The Keating Five

It’s more than likely that you’ve already heard what the attacks are all the character attacks are on Obama – Rev. Wright, Tony Rezko, and William Ayers. The Obama campaign’s comeback is to play teh Keating Five card – a giant round of ammunition that will hurt the McCain campaign in a big way. The card has been played yesterday, with Obama’s campaign being forced to bring up issues that have little to do with the election just to combat the gutter politics that the McCain campaign has brought to the party.

But who are the Keating Five? And what does it have to do with McCain. The savings and loan crisis, spread from the 1980s to the early 1990s, whereby savings and loan institutions (essentially mortgage companies) had been giving out a significant amount of loans at low fixed interest rates (due to a housing market boom, which at a peak in 1980 had $1.2 trillion in mortgage loans in the US market) as market values rose. But so too did national interest rates. To pay back the money that the savings and loan companies had borrowed in the first place (now at higher interest rates than the mortagages originally given) for earlier mortgages, companies would have to give money back from mortgage repayments beyond the interest, thus taking away potential (and eventually all) profits that company stood to make.

Then came the Tax Reform Act of 1986, whereby with new laws, it was better for group-owners (people pooling money to buy property) of properties that were not quite so profitable to sell them, because they could not be written off for tax. This eventually saw the end of the housing boom, while all these low-rate mortgages were out there not covering the then-current interest rates of repayment. The market value of properties began to fall, as the Reform Act began a rush to sell properties.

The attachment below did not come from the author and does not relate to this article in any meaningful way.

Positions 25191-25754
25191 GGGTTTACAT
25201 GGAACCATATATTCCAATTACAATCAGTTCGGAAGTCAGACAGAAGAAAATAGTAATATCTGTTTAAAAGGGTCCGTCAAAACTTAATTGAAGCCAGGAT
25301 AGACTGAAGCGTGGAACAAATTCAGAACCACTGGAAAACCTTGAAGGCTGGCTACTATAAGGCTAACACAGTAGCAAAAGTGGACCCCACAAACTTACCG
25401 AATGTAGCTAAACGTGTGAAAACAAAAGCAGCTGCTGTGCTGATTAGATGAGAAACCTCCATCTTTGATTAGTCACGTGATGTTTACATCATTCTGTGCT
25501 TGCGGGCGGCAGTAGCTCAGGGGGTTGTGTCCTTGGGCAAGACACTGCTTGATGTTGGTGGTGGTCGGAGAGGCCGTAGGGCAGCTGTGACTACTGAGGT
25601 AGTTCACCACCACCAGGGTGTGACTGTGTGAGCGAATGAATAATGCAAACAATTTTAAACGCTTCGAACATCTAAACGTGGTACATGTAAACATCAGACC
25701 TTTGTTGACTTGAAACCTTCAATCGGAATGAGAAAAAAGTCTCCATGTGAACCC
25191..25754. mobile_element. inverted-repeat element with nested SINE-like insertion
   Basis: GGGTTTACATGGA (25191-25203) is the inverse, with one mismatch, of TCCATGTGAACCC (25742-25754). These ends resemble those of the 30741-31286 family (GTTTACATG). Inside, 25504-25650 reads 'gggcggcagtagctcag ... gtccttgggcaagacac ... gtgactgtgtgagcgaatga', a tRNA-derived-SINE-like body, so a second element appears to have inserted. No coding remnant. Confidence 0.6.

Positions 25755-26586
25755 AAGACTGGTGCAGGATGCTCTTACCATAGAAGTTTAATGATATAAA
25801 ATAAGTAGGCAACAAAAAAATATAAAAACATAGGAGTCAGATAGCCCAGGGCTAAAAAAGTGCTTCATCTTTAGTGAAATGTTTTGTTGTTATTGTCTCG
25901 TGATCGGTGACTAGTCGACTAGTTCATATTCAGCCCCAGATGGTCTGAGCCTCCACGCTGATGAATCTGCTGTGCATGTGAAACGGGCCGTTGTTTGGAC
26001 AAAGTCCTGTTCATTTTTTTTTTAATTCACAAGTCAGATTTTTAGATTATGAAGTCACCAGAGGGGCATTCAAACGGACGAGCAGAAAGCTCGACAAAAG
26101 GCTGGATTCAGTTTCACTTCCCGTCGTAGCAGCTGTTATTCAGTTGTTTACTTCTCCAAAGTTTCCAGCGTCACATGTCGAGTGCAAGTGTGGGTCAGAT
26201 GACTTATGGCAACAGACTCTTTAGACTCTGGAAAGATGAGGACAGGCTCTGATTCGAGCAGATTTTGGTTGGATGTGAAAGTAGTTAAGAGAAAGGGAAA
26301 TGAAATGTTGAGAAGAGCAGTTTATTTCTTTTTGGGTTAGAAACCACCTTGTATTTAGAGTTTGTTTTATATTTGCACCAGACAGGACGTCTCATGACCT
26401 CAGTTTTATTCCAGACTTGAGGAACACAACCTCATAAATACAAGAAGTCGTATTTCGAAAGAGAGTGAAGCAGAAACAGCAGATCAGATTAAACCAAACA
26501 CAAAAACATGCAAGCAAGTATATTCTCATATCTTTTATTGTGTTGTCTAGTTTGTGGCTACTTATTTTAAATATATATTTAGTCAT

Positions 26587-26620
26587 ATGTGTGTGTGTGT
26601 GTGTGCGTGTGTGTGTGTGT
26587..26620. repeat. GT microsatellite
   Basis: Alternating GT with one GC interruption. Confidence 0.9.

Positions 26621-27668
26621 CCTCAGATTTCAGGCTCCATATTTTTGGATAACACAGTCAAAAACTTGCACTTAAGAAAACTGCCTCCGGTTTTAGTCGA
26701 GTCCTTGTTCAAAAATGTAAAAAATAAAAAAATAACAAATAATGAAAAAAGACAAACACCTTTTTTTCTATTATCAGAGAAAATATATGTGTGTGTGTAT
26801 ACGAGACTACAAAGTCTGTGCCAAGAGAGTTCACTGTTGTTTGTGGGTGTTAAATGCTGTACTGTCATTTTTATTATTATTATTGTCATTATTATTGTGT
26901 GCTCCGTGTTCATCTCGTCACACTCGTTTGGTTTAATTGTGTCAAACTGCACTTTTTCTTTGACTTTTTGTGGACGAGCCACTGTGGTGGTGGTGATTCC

All the while, savings and loan companies had very little oversight after deregulation of the market (sound familiar?) and began to engage in some dodgey lending to make up shortfalls (also sound familiar?). Illegalities, like fraud and bad bookkeeping, took place, combined with other factors that were going on at the time, led to the eventual failure of 747 savings and loan companies, with a bailout required of the government (again, familiar?) to the tune of $160.1 billion, or $124.6 billion in today’s money. All under a Republican watch.

During the crisis, the company Lincoln Savings and Loan Association was investigate because its parent company had gone to the wall, and thus more than 20,000 customers of LSLA with a lifetime of savings (mostly elderly people) lost everything. The head of LSLA, Charles Keating, had made some $1.3 million worth of political donations to senators Alan Cranston (D-CA), Dennis DeConcini (D-AZ), John Glenn (D-OH), John McCain (R-AZ), and Donald W. Riegle (D-MI). Through the investigation, Keating seemingly called on these senators, as payment for the $1.3 million, to “help” him with investigators.

In 1991, it was eventually decided by the Senate Ethics Committee that Alan Cranston, Dennis DeConcini, and Donald Riegle had interfered with the investigation, while John Glenn and John McCain we cleared, but told they had exercise ‘poor judgement’ in their conduct and accepting of the money. It looked bad for them all, and only Glenn and McCain would go on from this as politicians.

So no one has brought this up, really, since then. At least not nationally. Perhaps in McCain’s immediate reelection bid it figured. But not in the 2000 nor in the 2008 primaries did it come up. And it hadn’t come up until now. It didn’t need to either – but with McCain’s campaign going down the dirty road first, it’s only fair to fight fire with fire. Obama’s campaign has put up the website Keating Economics which hosts a video that explains the whole thing (with some spin of course).It’s quite a traditional Republican move in a way – but new age and for the Democrats. Where the Republicans would have a fear-evoking advert on the TV, this is a fear-evoking website (the black background, the green fonts, the pictures of McCain and Keating, etc.). I don’t like that Obama’s team has had to resort to this, but look what happened to John Kerry in 2004 when he tried to avoid the dirt politics.

But if anything, this type of attack is more relevant than the one that Palin launched on Obama yesterday, and more than what a Rev. Wright attack would be. This one is about an investigation McCain was subject to, associated with the economy and tied into ethical questions. McCain and Palin are lying about Obama’s ties to William Ayers. While neither are actually completely relevant to the race, if either one had to happen, it would be the attack on McCain for the Keating Five.



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